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  • These days, air temperature is something we can easily check on our phones or by stepping

  • outside before deciding if we really need the t-shirt and sweater and puffy jacket and

  • rain slicker and two pairs of socks and a hat and gloves. [Whew, I'm sweating already!]

  • But air temperatures influence so much more than what we wear. Global temperature patterns

  • have long affected cultures and community decision-making and the landscape of plants and animals.

  • Thousands of years of atmospheric observations and science have led up to all we know about

  • a region's temperatures and even how we think about a place.

  • Like, if we know nothing else about the vast region we've long called Siberia, we know

  • that it's cold. Really cold. But there's more to it than that, just like there was

  • more to the cultivation of bananas or the geo-ecosphere of Iceland

  • (If you haven't already noticed, we'll be doing a lot of these deep-dives to, I dunno,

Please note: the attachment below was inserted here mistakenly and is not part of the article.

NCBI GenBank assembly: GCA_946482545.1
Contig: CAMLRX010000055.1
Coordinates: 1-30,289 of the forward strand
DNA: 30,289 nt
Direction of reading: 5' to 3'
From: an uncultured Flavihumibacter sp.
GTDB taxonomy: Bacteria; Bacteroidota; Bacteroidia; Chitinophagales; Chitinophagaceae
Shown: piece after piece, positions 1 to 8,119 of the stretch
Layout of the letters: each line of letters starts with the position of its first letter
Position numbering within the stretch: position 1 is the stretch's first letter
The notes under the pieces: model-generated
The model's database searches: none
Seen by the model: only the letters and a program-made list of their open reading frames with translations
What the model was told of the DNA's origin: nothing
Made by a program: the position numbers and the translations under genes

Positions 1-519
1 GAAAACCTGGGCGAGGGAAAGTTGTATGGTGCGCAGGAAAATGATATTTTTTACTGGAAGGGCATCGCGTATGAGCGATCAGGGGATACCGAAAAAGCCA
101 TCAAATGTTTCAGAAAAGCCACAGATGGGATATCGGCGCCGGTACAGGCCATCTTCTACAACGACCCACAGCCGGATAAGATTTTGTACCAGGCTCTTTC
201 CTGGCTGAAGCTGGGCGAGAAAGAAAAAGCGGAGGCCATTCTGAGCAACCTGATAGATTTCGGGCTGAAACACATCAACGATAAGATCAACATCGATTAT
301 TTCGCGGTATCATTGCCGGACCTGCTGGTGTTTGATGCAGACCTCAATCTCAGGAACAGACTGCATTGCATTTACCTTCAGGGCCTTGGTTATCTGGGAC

• "go bananas" throughout this series.)

  • And today we'll talk about ice and snow and regions like Siberia with temperatures

  • that drop well below zero -- but more broadly how the science and patterns of air temperatures

  • affect geographical space, place, and human interactions with the Earth.

  • I'm Alizé Carrère and this is Crash Course Geography.

  • [INTRO]

  • As geographers, one of our fundamental goals is to answer the questionwhy is that happening

  • here and not there?” So while we could look up an exact temperature reading, we'd be

  • focusing on a single data point and missing the larger connections that tell the story of the Earth.

  • Like, Siberia can claim the lowest temperature ever recorded where people actually live,

  • but that alone doesn't tell us why it has such an enduring fascination as inhospitable,

  • forbidding, and a place of exile.

  • Actually, humans have lived in Siberia for the last 40,000 years. It's been home to

  • many nomad groups, is thought to be the birthplace of the Turkic people, and was part of the

  • Mongol Empire in the 13th century before slowly coming under Russian control in the 16th century.

  • All these habitats and different peoples have survived despite and because of Siberia's

  • temperature. Yeah, it's really cold. But we can unpack that simple statement about

  • the Earth's atmosphere and air temperature by using geography to explore the space, place,

  • and human-environment interactions

  • In fact, we can get a pretty good idea of Siberia's story and air temperature patterns